Connie Pierce is going to jail.
The 55-year-old with a history of drug dependency is scheduled to plead guilty to a drug charge April 15. Before they shackle her arms and legs, though, she’s determined to help others learn to live successful sober lives through a group she launched in February called Sober Friends.
“I started Sober Friends because I’m in substance abuse classes nine hours a week and the thing that kept coming up was when people get out of drug court or jail or rehab, then what’s next?” Pierce said. “There comes a time at the end of whatever you’re doing that you have to come back to reality.”
The unique group focuses on the social aspect of recovery, rather than on how to get clean—though recovery groups are crucial to living a sober life, Pierce noted. The goal is to help recovering addicts learn to find happiness. Members will learn how to socialize, have fun and simply enjoy life without drugs or alcohol.
“We don’t want to recount our war stories,” Pierce said. “It’s mainly to teach people that there’s life out there that doesn’t involve drugs or alcohol and the only way to do that is to practice it. You can come here and you don’t have to worry about having drugs and alcohol in your face.”
Pierce said the group will hold cookouts, plan outings and sometimes just hang out. Eventually, she hopes Sober Friends can become more active in the community. The ultimate goal, she said, is for group members to build friendships and learn social skills that will extend outside the group.
“First we crawl and then we walk,” she said.
Pierce knows better life exists because she’s lived it.
In 2008, Pierce was released from a jail sentence that also stemmed from a drug charge. She’d been clean since the offense in 2006, but when she came home, drugs were almost unavoidable.
“I kept running into the same thing I went to jail for,” she said.
So she moved to Illinois, where her sister lived to help ensure her continued sobriety.
“Life was completely different there. I was in a completely different circle of friends and I didn’t know where drugs were there. The fact that I didn’t know anybody there, my chances of success were much better than here,” she said.
She had a good job, bought a home and put her daughter, Brooke, through college at Drake University in Iowa and Western Illinois University.
“For once in my life, I felt like a successful, productive citizen,” Pierce said.
Then it all came crashing down.
She began having problems with her physical and mental health, problems she believes stemmed from years and years of previous drug abuse. Then she lost her job and ended up moving back to Smyth County in 2016.
“I’d say I might have had three days here before I was right back where I started,” she said. “That’s how I know that no matter how much clean time you’ve got behind you, if you don’t have positive support, then you’re going to fail.”
She recounted her story to a group of pastors gathered at the Smyth County Community Hospital in late February. Those pastors are trying to find ways to help those facing the same struggles Pierce faces.
“I’m going to give you the face of a methamphetamine addict,” she told the group. “And that’s me. I’ve struggled for years and years and years.”
Pierce’s battle with addiction began in 1987 when her sister was killed in a car crash.
“I never came to terms with that, so I drank heavily for years and then started with cocaine and moved on to meth.”
Following Pierce’s return to Smyth County, she quickly became a regular user again. With no job, she turned to selling the drug to help satiate her own addiction. In 2017, Pierce was indicted on a charge of possession of methamphetamine with intent to distribute.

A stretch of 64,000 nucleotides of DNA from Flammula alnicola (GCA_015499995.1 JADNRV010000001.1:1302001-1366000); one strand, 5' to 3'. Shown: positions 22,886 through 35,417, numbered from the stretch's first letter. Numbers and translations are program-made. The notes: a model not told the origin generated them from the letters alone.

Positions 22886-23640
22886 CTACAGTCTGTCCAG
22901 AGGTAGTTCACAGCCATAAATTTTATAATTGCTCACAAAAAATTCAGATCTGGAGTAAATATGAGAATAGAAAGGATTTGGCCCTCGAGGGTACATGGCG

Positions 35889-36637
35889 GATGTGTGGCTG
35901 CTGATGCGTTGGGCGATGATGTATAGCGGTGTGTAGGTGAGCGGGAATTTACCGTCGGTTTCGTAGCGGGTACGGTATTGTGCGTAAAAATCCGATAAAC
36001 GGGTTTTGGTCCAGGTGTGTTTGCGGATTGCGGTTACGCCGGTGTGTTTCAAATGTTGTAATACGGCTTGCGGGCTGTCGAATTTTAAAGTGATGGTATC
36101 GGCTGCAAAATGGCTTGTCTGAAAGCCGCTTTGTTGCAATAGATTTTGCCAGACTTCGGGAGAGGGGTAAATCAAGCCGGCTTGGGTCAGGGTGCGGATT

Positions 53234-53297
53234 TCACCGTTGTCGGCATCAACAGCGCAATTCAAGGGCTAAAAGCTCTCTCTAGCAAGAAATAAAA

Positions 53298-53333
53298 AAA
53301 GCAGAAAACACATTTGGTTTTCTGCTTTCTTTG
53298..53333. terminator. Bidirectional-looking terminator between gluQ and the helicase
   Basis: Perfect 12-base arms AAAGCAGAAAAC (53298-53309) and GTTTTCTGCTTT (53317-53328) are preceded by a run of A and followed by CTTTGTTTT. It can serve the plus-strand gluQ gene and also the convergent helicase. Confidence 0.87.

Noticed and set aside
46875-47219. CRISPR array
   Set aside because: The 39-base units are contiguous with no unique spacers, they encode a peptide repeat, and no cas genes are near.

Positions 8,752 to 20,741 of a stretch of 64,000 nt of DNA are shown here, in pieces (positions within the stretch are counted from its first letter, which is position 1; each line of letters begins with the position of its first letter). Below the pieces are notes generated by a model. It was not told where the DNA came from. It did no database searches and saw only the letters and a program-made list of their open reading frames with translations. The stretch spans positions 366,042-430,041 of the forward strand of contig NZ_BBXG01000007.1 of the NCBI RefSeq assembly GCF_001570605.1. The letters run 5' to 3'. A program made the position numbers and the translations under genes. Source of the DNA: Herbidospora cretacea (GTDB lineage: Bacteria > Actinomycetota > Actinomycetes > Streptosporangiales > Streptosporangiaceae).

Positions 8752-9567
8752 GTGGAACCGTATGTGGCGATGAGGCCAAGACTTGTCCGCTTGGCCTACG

“I’m going to jail for about five years,” she told the pastors. “And the reason I’m going to jail is because I sold methamphetamine and the reason I sold methamphetamine was to get my own drugs to do.”
She doesn’t try to minimize her wrongdoing. “I did something wrong and now I have to pay the price.”
But she believes the prevalence of meth in the community, coupled with the difficulty recovering addicts face in adapting to life without drugs, makes permanent recovery seemingly unattainable.
“It’s everywhere,” she told the pastors. “Don’t even kid yourself; it’s everywhere.”
She told the group that even as she was leaving a recovery group, drugs were at the ready.
“I had a person see my car in the parking lot and pull in and offer me drugs,” she said. “By the grace of God, I had the courage to say no.”
That prevalence makes groups like Sober Friends increasingly important.
“That’s the big hurdle people seem to forget. The thing I hear the most is ‘there’s nothing to do and all my friends are on drugs,’ so we need to create an environment where people can learn to live and have fun without drugs and alcohol. We can’t go back to our old friends, but a lot of times, people who haven’t been where we’ve been don’t understand us.”
She’s excited to have the group and is ready to learn again how to lead a happy life. They’ll all be learning together, she said.
“We’re all in the same boat,” she said. “We don’t want anybody to feel alone or like they don’t have any friends.”
She plans to spend her time in jail spreading the word about her group. She hopes other community members will launch similar groups in their own communities.
“Jail is not going to be the answer for some people because they come back on the street and they haven’t been rehabilitated and I want to give them somewhere to go,” she said.
She knows she’ll rely heavily on Sober Friends herself, once she’s released from incarceration.
“I’m proud that it’s going to be there even when I’m gone and I’m proud that I was able to create something that I think is going to work.”
Sober Friends meets Thursdays at from 5:30 p.m. to 7:30 p.m. in the fellowship hall at First United Methodist Church in Marion.